Companies Partner to Bring Parking System to Philadelphia Sports Complex
By Mary Ann Sircely
Imagine the vision required to transform an enormous paper- and cash-based parking system into a comprehensive digital network featuring the latest technology for real-time management.
Recently, Richard N. Best Associates (RNB) collaborated with 3M Parking and ZipPark Inc. to overhaul the event parking system at the Philadelphia Sports Complex, managed by SP+.
The project team integrated technologically diverse platforms into a singular wireless backbone to maximize revenue control, streamline management and enhance the customer experience. Now finishing its first stages of implementation, the project is a story of how technology, teamwork and ingenuity can succeed in tackling such a large-scale project.
The Philadelphia Sports Complex encompasses a giant footprint. It includes three world-class venues with a combined capacity of more than 132,000 seats and 17,000 parking spaces. These venues host 300-plus events, 8 million visitors and 5.5 million vehicle trips each year. Possibly the largest sports and entertainment complex in North America, it also is the only facility to serve four major sports teams.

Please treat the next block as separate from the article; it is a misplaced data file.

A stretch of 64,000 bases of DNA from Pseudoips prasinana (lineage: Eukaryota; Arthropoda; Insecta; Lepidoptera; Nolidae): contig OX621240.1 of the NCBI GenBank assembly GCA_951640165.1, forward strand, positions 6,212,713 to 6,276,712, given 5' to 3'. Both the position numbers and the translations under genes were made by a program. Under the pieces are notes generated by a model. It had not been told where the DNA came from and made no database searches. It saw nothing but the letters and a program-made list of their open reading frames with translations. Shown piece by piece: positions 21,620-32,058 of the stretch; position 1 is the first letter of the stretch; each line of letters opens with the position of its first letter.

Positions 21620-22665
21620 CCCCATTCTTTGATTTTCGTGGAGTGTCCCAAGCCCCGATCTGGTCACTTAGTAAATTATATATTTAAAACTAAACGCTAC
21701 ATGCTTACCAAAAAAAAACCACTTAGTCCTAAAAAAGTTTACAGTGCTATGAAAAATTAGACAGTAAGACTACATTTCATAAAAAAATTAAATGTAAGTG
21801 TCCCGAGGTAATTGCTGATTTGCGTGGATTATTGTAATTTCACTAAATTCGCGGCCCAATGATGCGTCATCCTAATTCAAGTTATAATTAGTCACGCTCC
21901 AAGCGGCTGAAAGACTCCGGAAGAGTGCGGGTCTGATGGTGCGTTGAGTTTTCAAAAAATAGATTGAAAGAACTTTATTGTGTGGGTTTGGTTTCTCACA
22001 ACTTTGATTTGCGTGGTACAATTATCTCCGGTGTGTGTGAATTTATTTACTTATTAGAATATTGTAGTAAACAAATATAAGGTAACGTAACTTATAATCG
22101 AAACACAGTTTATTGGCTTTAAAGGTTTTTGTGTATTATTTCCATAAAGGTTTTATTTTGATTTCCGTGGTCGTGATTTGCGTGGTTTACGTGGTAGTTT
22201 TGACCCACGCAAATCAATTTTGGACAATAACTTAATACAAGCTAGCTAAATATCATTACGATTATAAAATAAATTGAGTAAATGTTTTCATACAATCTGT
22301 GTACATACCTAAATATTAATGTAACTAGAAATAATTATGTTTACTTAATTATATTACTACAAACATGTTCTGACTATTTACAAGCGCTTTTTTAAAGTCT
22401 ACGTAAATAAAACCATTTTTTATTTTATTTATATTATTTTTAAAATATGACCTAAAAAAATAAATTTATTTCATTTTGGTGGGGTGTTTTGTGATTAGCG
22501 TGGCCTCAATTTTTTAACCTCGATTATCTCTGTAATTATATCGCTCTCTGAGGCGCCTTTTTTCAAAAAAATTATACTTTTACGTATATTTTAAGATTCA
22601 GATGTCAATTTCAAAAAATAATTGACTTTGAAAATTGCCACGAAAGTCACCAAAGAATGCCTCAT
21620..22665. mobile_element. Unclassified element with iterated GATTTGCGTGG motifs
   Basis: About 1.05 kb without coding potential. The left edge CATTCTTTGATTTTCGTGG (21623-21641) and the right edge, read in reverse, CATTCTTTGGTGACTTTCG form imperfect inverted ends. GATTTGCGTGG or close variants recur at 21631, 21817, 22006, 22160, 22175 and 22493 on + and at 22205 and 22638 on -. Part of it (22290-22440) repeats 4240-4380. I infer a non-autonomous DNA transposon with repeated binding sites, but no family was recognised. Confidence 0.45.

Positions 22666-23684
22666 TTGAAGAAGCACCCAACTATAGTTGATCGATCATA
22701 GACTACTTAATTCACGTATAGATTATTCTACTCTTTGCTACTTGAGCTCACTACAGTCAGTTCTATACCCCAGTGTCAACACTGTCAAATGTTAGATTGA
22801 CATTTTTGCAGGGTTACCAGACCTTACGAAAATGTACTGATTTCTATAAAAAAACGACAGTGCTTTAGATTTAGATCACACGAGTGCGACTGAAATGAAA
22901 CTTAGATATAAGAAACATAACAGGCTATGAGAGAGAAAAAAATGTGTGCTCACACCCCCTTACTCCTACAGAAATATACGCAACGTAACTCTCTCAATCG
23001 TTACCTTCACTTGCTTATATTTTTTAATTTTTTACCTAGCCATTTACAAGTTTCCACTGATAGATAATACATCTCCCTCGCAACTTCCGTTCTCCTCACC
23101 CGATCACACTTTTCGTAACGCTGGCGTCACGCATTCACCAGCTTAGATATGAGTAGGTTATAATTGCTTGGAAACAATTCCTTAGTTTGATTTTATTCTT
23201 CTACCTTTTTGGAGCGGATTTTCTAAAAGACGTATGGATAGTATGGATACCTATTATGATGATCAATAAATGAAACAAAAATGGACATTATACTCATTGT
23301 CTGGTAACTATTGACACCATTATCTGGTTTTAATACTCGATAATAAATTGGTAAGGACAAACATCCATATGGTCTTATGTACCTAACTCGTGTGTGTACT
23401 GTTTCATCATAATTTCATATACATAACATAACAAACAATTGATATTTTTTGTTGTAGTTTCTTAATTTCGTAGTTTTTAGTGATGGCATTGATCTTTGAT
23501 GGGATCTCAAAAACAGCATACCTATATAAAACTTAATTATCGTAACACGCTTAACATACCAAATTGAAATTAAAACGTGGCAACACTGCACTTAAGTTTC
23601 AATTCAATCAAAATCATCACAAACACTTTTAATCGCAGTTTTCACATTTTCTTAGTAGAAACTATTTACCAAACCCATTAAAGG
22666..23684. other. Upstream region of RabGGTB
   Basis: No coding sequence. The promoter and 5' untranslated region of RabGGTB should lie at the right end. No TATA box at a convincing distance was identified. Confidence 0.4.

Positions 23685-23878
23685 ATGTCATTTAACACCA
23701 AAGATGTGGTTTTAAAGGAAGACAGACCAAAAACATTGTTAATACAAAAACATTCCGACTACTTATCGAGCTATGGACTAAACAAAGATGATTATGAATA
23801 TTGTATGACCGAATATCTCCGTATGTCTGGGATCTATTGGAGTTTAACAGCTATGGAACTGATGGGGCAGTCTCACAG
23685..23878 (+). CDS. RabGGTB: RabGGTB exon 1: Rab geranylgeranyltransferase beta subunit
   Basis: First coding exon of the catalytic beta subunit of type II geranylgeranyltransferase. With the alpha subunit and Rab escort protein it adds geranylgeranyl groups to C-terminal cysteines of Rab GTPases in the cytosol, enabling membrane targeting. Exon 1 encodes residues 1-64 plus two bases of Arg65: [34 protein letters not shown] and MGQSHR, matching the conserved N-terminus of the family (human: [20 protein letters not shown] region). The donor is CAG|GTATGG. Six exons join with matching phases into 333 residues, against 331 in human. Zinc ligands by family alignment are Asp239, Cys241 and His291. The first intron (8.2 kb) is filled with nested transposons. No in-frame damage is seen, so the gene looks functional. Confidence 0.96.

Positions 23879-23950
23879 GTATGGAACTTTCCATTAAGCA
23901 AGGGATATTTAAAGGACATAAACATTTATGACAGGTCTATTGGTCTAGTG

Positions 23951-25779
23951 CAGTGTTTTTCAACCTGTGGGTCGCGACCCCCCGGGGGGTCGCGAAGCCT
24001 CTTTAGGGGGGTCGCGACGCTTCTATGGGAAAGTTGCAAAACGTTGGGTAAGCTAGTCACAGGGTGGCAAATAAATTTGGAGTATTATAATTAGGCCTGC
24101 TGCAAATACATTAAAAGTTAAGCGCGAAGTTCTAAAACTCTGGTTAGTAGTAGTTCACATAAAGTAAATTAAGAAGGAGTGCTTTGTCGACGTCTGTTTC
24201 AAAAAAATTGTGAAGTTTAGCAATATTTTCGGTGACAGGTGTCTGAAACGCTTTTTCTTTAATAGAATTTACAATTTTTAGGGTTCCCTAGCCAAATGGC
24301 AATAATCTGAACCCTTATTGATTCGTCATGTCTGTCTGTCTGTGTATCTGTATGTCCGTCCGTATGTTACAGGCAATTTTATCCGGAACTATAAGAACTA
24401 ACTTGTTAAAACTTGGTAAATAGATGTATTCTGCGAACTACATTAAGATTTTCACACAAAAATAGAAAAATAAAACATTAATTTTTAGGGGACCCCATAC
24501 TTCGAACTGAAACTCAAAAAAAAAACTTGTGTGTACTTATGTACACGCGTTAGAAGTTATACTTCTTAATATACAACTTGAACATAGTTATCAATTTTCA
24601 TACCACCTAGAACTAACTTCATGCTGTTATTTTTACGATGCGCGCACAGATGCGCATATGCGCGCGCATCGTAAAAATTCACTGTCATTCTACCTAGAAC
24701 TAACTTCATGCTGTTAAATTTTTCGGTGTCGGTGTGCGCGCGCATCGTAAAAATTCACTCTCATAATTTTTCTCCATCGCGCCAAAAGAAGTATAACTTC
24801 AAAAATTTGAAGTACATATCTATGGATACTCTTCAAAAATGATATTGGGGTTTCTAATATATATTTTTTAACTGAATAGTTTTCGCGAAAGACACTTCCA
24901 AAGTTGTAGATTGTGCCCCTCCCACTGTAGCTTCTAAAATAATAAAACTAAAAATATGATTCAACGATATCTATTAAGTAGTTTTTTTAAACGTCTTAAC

For decades, parking managers had relied on a cash-based system, with a team of cashiers, supervisors and couriers handling a mix of cash and dozens of types of prepaid passes. Credit cards weren’t accepted, and duplicate passes were difficult to track.
Facility owners – a joint venture between Spectrum Arena LP and Phillies Ballpark LP – and the operator, SP+, envisioned advancing to technology that would speed transactions and improve the accuracy and efficiency of reconciling, all while better serving customers.
The team of RNB, 3M and ZipPark submitted the winning proposal to install a sophisticated revenue control system. Now, all transactions are performed on handheld computers in the lane, in conjunction with a video surveillance system, all of which feeds into a centralized dashboard to provide real-time data analysis and increase security.
RNB coordinated the project and performed the complete installation. 3M supplied the ScanNet facility management system, ramp controllers for vehicle counts and system interface responsibility. ZipPark designed the software and outfitted the event system, featuring Motorola MC75 handheld computers allowing attendants to accept credit cards in all entry lanes, while also accounting for prepaid passes and event passes from websites such as New Era, Tickets.com, and Click and Park.